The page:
You can't generalise from 1 hop - Cluster - to "Most hops are centuries old and were not intentionally bred". In fact even the main Cluster clone, Early Cluster, only dates back to 1908. And you have to allow for the competition, you can't just imagine we're back in the 19th century. There's a reason Cluster has gone from being just about the only commercial US hop to ~1% of acreage - it's not a very good hop by modern standards (except for alpha stability to be fair). Brewers would laugh at a new bittering hop that was <10% alpha, and growers wouldn't grow a hop that was so difficult to harvest and was so vulnerable to downy mildew. As it is, the disease susceptibility means it can only be grown in the desert of the Yakima Valley. The two reasons behind the ubiquity of the Wye lineages are their high alpha and disease resistance - the latter is a lot more important in the UK!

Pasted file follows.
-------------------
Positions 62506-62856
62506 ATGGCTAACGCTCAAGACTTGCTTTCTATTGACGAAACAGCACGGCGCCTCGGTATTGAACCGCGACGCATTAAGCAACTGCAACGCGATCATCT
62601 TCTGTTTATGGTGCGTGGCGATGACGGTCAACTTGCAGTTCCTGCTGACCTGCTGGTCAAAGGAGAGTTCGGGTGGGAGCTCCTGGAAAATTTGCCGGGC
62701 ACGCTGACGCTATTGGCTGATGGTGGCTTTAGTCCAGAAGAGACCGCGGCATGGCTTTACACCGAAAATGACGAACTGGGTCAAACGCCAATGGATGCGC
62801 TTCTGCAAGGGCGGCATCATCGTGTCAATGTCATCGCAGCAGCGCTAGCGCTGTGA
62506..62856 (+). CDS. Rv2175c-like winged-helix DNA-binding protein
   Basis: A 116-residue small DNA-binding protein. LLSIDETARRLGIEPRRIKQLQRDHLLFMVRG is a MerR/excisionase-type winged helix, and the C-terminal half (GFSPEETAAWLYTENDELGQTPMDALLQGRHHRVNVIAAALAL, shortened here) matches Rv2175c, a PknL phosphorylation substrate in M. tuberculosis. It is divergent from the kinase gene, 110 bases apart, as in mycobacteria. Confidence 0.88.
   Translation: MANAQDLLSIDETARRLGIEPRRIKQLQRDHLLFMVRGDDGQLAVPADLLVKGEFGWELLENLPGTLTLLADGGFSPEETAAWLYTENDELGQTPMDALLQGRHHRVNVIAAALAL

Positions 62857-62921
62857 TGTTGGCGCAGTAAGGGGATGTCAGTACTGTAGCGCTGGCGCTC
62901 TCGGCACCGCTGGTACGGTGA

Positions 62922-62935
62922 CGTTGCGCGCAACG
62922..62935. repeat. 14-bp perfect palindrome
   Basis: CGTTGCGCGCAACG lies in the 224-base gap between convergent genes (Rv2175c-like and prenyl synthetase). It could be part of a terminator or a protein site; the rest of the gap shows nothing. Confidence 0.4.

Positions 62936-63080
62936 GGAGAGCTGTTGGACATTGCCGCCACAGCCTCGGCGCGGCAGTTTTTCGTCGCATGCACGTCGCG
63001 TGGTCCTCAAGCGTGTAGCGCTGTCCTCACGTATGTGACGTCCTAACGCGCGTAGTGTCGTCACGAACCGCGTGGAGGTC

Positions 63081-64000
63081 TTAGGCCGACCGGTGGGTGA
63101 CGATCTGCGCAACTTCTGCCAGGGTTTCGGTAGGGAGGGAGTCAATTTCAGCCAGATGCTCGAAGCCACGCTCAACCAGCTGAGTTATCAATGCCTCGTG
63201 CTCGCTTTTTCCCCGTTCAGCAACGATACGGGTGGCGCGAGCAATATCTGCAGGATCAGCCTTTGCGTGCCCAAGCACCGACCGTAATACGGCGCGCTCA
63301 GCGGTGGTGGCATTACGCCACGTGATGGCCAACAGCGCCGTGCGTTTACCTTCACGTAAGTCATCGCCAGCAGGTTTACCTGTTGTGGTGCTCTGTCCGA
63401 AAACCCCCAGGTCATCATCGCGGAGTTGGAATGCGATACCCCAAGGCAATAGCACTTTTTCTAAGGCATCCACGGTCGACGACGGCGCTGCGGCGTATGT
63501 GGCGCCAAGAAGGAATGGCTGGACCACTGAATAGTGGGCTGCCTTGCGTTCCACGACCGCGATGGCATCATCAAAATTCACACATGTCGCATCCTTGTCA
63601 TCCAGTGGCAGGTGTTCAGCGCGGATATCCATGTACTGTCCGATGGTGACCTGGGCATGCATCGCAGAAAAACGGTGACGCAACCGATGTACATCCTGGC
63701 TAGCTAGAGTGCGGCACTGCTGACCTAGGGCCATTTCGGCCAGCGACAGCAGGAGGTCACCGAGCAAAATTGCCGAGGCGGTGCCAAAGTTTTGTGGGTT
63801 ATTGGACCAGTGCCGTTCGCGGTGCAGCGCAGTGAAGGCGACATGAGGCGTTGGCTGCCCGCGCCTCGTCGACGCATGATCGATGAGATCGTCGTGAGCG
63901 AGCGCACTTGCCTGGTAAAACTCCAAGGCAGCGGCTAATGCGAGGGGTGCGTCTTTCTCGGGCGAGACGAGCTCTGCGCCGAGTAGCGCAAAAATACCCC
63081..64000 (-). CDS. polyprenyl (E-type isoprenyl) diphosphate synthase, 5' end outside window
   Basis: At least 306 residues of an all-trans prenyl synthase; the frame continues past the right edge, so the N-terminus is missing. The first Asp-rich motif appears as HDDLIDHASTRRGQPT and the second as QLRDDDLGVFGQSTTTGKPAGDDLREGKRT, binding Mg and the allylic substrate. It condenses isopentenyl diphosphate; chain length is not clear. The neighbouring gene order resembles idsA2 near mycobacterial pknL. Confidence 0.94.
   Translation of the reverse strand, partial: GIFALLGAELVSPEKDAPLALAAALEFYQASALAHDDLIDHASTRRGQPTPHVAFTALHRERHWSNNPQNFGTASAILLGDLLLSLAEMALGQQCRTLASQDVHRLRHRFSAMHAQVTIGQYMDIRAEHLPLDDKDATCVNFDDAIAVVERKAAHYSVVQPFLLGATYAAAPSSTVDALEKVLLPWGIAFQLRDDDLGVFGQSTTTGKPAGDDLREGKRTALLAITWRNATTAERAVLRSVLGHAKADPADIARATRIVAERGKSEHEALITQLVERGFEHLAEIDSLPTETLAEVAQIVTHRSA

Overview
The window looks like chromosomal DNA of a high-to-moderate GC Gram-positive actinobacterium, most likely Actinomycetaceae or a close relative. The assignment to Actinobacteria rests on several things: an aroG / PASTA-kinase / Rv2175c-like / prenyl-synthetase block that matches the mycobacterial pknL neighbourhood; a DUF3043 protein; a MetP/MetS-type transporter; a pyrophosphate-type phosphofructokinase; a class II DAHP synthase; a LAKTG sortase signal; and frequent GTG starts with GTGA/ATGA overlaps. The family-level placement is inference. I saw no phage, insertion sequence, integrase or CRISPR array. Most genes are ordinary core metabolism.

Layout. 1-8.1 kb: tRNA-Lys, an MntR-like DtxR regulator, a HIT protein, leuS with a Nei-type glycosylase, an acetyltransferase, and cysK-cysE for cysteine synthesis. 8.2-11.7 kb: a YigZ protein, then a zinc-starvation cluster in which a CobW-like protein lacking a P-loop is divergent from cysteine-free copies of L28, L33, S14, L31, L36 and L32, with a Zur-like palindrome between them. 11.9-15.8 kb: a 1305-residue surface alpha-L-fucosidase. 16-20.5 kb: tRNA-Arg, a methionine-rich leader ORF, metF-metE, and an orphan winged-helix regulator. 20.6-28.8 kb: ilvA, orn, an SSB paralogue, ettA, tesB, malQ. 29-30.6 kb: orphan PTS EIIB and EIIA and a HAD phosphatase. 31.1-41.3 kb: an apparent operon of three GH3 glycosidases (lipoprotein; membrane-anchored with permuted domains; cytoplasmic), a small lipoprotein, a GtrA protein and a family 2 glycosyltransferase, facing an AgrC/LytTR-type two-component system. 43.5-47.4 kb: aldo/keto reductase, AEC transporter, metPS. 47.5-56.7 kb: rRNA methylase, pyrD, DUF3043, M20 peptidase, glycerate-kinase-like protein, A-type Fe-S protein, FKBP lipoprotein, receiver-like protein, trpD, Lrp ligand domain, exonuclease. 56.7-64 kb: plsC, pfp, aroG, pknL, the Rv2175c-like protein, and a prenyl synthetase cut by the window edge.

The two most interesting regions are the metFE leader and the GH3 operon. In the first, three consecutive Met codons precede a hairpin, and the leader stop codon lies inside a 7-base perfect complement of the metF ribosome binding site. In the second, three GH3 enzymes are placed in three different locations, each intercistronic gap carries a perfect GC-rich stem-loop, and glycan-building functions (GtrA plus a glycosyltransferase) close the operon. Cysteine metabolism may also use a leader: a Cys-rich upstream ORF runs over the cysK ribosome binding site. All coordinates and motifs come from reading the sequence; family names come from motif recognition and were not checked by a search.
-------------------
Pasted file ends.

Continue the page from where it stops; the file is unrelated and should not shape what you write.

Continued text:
These days growers and brewers are far more demanding than they were, which is why new varieties these days need to pass a whole battery of tests before being released - and that generally happens in the context of a formal breeding programme that needs to screen 10k's of seedlings to find something that is in the top say 10% for wilt resistance AND mildew resistance AND harvestibility AND flavour. Obviously a random hedgerow seedling could always prove to be "the one" but it is vastly less likely that it will be competitive against modern varieties than a century ago. And that was what irked me about "Most hops are centuries old and were not intentionally bred", you were implying the chances of picking a "good un" at random were vastly higher than they were. They're not zero, but they're not high either.